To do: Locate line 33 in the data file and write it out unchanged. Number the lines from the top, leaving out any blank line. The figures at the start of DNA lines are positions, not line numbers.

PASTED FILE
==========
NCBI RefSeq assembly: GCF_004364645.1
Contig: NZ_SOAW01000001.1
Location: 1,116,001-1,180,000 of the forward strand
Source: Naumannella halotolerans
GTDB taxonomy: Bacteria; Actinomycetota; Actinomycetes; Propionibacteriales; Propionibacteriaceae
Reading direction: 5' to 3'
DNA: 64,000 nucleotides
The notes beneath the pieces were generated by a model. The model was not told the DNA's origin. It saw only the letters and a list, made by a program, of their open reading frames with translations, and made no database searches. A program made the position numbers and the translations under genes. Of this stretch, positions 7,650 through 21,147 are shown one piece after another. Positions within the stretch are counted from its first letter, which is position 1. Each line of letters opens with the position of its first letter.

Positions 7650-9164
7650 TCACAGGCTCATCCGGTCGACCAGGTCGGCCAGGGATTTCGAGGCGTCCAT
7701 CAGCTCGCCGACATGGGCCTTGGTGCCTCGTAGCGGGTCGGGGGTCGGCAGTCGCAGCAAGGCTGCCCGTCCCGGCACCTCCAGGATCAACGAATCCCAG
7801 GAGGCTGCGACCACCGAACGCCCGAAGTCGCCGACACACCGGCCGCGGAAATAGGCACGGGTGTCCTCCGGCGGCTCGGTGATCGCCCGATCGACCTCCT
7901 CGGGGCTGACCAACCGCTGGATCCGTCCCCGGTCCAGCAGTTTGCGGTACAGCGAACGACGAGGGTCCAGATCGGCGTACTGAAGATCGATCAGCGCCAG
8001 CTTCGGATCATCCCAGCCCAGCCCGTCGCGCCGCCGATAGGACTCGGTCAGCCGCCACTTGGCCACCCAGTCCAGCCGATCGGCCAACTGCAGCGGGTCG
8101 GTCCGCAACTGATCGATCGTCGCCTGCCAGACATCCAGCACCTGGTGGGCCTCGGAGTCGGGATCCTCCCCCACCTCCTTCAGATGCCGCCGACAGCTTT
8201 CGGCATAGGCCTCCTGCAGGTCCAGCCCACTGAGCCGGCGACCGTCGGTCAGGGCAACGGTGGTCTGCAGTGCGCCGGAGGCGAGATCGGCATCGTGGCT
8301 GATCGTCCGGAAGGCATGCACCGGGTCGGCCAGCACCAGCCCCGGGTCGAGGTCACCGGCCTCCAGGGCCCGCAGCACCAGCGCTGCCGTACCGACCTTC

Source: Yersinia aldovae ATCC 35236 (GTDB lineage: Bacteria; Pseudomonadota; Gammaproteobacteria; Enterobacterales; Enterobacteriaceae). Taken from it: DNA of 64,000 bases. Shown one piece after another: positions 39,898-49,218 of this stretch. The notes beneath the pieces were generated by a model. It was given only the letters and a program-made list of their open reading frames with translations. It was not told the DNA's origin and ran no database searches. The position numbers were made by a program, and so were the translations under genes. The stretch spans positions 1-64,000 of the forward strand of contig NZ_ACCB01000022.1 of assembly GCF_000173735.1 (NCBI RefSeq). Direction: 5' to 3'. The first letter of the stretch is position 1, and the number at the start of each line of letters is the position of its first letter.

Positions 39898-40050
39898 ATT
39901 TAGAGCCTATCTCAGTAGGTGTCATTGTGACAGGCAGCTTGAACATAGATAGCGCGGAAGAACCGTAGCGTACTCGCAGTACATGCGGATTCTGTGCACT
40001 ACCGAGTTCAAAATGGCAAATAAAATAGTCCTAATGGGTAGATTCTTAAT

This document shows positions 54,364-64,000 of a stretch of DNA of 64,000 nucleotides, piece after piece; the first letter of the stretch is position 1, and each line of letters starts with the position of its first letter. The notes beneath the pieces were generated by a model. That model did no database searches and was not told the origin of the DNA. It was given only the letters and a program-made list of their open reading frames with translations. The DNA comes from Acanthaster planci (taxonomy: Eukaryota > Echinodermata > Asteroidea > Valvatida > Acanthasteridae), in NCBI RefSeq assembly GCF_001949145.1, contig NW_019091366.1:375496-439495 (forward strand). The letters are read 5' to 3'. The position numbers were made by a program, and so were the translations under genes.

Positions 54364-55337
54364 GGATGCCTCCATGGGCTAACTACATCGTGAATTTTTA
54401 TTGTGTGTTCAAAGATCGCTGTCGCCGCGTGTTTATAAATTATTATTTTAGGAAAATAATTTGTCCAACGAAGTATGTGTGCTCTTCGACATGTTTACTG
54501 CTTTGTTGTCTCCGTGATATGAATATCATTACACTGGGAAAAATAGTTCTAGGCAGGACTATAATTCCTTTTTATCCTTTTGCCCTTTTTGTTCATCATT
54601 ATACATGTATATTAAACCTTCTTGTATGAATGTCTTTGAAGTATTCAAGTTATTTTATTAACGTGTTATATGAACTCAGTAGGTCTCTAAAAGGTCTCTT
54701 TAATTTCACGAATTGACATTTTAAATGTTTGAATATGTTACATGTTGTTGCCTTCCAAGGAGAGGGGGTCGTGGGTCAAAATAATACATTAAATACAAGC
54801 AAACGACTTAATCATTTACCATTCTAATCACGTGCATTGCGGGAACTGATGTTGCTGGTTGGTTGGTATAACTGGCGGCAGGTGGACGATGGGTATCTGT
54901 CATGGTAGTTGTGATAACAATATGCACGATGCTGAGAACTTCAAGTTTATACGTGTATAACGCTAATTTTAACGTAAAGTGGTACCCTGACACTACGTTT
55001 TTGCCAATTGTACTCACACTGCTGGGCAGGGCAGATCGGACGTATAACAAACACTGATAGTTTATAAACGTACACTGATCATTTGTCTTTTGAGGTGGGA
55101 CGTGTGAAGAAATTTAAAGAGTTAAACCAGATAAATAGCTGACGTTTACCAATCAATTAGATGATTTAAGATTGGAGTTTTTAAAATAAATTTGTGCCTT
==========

55101 CGTGTGAAGAAATTTAAAGAGTTAAACCAGATAAATAGCTGACGTTTACCAATCAATTAGATGATTTAAGATTGGAGTTTTTAAAATAAATTTGTGCCTT